First things first. The title Tragicocomedia is not merely an embellishment of the term tragicomedy. Both in fact derive from the Latin term tragicocomoedia, which, according to the Encyclopaedia Britannica, was first used by Plautus “to denote a play in which gods and mortals, masters and slaves reverse the roles traditionally assigned to them.” For the sake of economy and appearances I have opted for the Spanish and Italian spelling: tragicocomedia. Basically, it looks a lot cooler, and in concluding with –media, it obtains a certain wanky contemporariness, quite appropriate for this domain.
Since its first use by Plautus, the term “tragicomedy” has come to be used rather more freely, to describe something, wait for it, both comic and tragic. The term can essentially be applied to any form of drama that does not conform to the basic conventions of either tragedy or comedy, yet contains elements of both. In the late Renaissance and early Baroque periods, tragicomedy was derided as a corrupt form for its failure to conform to convention. It first achieved acceptance as a respectable genre in late sixteenth-century Italy in the plays of Giovanni Battista Giraldi (1504-73) and Giovanni Battista Guarini (1538-1612), where the form came to be known as tragedia de lieto fin – tragedy with a comic ending. These were most often placed in pastoral settings.
Sir Philip Sidney (1554-86), on the other hand, derided the increasing prevalence of tragicomedy in English drama. He made plain his distaste for the genre by referring to the plays as “mungrell tragicomedies.” Despite further contemporary objections to tragicomic drama, such plays were increasingly popular and, in the absence of a concrete rubric or clear definition, were often referred to as “romances.”
The Jacobean playwright John Fletcher 1579-1625 was later to define the term tragicomedy as follows:
“A tragi-comedie is not so called in respect of mirth and killing, but in respect it wants deaths, which is enough to make it no tragedy, yet brings some neere it, which is inough to make it no comedie.”
I do not wish to delve further into the history of the definition of the term “tragicomedy”, nor present examples of plays which might be classified as tragicomedy (such as Measure for Measure, for example. Oops). Rather, my intention is merely to provide a basic explanation as to why I have chosen this title for a blog.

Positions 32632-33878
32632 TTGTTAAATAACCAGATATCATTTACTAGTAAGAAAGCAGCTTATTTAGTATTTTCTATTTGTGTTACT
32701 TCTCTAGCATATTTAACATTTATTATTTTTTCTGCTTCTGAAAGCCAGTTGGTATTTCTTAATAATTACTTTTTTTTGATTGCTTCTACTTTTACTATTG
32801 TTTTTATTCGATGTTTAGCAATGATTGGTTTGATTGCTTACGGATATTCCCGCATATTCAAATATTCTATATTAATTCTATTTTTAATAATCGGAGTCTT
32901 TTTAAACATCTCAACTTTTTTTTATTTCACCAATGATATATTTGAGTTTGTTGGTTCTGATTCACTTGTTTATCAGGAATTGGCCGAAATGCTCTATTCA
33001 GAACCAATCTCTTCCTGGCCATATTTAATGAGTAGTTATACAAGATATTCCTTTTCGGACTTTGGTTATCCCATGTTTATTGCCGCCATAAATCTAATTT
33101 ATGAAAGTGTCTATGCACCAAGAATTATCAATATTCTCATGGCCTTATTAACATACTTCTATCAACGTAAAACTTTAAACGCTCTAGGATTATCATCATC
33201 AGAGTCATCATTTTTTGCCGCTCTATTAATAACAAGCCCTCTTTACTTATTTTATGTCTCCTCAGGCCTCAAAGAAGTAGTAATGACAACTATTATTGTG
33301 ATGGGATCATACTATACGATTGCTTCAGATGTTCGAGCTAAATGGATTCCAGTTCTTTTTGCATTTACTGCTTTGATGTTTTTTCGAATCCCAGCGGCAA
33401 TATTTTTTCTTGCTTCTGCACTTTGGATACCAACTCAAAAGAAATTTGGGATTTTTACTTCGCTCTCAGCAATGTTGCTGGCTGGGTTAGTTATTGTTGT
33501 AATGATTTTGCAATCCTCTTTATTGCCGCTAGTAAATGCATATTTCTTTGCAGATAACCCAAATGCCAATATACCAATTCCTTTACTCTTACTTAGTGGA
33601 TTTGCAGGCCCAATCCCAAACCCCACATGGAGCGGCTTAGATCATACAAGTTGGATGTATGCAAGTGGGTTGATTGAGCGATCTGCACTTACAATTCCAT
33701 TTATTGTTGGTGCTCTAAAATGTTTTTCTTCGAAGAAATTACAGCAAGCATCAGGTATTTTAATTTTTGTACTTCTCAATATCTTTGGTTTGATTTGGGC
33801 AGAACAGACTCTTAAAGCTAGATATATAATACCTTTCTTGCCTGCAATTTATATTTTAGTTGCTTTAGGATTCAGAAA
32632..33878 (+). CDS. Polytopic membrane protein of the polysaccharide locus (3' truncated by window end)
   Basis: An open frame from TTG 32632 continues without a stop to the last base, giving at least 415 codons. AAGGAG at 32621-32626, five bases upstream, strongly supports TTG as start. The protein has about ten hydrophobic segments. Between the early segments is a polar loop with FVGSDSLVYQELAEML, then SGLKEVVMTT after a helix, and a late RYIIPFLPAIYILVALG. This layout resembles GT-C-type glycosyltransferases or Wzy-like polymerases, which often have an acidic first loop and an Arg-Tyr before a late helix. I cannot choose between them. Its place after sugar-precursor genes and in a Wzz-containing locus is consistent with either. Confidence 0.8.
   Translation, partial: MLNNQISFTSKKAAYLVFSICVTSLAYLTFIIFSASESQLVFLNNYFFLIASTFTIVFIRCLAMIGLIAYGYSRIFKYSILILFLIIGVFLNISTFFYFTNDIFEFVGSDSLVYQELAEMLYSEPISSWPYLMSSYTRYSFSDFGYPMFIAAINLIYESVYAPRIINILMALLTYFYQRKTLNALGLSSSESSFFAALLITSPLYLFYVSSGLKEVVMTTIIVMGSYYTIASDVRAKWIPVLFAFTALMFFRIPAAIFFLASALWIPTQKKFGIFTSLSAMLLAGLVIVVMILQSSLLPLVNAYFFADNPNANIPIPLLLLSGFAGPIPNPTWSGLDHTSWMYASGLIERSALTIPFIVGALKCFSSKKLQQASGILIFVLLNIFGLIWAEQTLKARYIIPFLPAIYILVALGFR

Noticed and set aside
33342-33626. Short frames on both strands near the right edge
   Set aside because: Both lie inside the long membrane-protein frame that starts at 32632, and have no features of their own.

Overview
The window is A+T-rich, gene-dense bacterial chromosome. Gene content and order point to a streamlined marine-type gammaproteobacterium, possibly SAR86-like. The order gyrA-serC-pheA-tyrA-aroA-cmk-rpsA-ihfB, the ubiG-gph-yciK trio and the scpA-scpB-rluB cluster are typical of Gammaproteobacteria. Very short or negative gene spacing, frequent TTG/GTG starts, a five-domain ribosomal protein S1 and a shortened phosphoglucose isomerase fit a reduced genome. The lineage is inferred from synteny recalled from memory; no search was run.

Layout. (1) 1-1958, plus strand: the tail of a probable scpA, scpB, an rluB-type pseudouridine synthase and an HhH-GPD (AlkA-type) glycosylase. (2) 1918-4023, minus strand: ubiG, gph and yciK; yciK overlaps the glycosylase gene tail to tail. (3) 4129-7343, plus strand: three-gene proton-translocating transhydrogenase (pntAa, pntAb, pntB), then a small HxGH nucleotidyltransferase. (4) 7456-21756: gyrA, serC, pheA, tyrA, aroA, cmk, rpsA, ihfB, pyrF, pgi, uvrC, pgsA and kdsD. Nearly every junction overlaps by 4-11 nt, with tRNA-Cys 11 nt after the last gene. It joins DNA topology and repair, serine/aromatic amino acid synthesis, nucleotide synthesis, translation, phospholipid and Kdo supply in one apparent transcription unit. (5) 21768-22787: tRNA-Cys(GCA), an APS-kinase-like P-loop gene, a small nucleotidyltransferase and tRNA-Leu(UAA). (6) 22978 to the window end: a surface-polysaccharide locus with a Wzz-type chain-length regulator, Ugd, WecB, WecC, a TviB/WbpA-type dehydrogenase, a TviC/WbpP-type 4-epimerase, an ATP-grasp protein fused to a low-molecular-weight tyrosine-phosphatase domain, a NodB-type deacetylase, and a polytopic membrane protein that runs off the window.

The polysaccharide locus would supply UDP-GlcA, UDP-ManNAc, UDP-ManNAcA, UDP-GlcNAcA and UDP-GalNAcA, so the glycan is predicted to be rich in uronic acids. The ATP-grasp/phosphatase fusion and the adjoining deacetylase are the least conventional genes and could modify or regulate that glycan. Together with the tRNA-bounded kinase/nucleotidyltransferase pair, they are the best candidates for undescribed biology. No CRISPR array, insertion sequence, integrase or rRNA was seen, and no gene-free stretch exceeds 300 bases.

The reason is as follows. Owing to the difficulties of determining the meta-narrative of life until very close to its conclusion – except in the most extreme cases – it is fair to say that most lives contain sufficient elements of tragedy and comedy, so as best to sit under the rubric of tragicomedy. Often the two narratives vie with each other to establish themselves as the meta-narrative, yet until the curtain begins to descend, it is almost invariably too early to be certain either way. When the Chinese Premier Zhou Enlai was asked in the 1960s, what the impact of the French Revolution had been, he replied “it’s too early to tell.” Whilst a human lifespan makes for a neater, more easily framed narrative than the ongoing, seemingly limitless historical process, it is worth bearing this in mind when considering the difficulties in selecting the appropriate classification of an individual’s narrative.
Hence, Tragicomedy, is the best candidate in the interim, and it is the tragicomic aspects of life, among other things, that I intend to discuss in this blog. Ideally, over a hot cup of cocoa.
A further few points…
The quote attributed to the American comic actress and writer Carol Burnett, that “comedy is tragedy plus time”, perfectly illustrates the difficulties in identifying the trajectory of the narrative of many of life’s subplots, let alone the nature of the meta-narrative, if one is ever able to be identified. What seems awful today might take on a more ironic aspect once the more apparent and immediate impact of consequence has passed. Equally, what seems funny and insignificant today might later prove the foundation of a great tragedy.
Success is as much a consequence as it is a cause of confidence and self-assurance, yet it is also greatly subject to luck. Equally, failure can be both a consequence and a cause of a lack of confidence and self-assurance, yet luck can bring about a rapid change of fortune for better or worse. It would be folly to ignore the potential for tragedy to strike, just as it would be folly to dismiss all hope of a stroke of good luck. We must also bear in mind that attitude and perspective will inevitably play a role in our ability to respond to any shift in fortune for better or worse. It is commonly understood that laughing at tragic circumstances is a viable means of coming to terms with them. Perhaps it can be said that in framing tragedy as comedy, we are taking charge of the narrative. I have no wish to say much more on the matter. The purpose of this discussion was merely to highlight the ways in which we fluctuate between comedy and tragedy through our action or inaction, and through simple good or bad fortune. In such a circumstance, until the narrative reaches its ultimate conclusion, how can we possibly, with any confidence, define life as anything other than tragicomedy?
Welcome then, one and all, to TRAGICOCOMEDIA!